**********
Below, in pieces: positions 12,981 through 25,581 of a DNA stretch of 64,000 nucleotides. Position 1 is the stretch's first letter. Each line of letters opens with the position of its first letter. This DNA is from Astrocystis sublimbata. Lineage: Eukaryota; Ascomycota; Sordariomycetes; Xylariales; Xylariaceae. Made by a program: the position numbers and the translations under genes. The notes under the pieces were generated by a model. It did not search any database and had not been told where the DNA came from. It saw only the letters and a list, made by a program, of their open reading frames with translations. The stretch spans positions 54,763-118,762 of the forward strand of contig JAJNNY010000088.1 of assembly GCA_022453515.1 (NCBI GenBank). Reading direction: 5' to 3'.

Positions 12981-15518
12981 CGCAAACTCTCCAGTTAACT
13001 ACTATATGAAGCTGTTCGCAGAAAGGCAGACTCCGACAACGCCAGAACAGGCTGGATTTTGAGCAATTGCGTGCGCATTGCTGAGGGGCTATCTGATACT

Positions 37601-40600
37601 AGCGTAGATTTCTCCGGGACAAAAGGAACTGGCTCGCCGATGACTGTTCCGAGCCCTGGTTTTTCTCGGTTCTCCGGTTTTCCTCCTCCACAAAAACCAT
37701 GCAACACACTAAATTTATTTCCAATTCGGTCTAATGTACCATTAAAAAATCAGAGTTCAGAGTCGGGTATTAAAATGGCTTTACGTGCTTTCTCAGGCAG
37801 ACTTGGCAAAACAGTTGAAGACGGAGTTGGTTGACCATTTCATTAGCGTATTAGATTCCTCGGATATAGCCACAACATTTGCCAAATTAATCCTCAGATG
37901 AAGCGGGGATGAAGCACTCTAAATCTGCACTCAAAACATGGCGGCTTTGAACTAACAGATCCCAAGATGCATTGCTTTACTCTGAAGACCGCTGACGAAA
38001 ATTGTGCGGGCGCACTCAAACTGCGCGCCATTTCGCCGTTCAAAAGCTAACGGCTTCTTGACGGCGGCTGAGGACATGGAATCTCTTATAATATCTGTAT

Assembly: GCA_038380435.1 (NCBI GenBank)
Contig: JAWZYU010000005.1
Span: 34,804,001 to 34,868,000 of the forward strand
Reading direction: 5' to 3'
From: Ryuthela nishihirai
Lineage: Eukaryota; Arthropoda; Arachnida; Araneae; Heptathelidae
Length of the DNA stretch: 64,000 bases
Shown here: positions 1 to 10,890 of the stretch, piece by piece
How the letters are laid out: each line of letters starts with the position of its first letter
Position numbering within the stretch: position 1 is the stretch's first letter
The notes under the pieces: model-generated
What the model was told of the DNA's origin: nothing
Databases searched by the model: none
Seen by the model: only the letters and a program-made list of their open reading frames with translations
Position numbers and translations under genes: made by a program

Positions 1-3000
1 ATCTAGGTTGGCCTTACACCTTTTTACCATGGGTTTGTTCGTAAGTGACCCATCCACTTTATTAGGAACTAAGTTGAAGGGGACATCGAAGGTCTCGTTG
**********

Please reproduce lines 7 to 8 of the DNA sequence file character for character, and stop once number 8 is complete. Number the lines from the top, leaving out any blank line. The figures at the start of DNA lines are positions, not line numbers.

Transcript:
37701 GCAACACACTAAATTTATTTCCAATTCGGTCTAATGTACCATTAAAAAATCAGAGTTCAGAGTCGGGTATTAAAATGGCTTTACGTGCTTTCTCAGGCAG
37801 ACTTGGCAAAACAGTTGAAGACGGAGTTGGTTGACCATTTCATTAGCGTATTAGATTCCTCGGATATAGCCACAACATTTGCCAAATTAATCCTCAGATG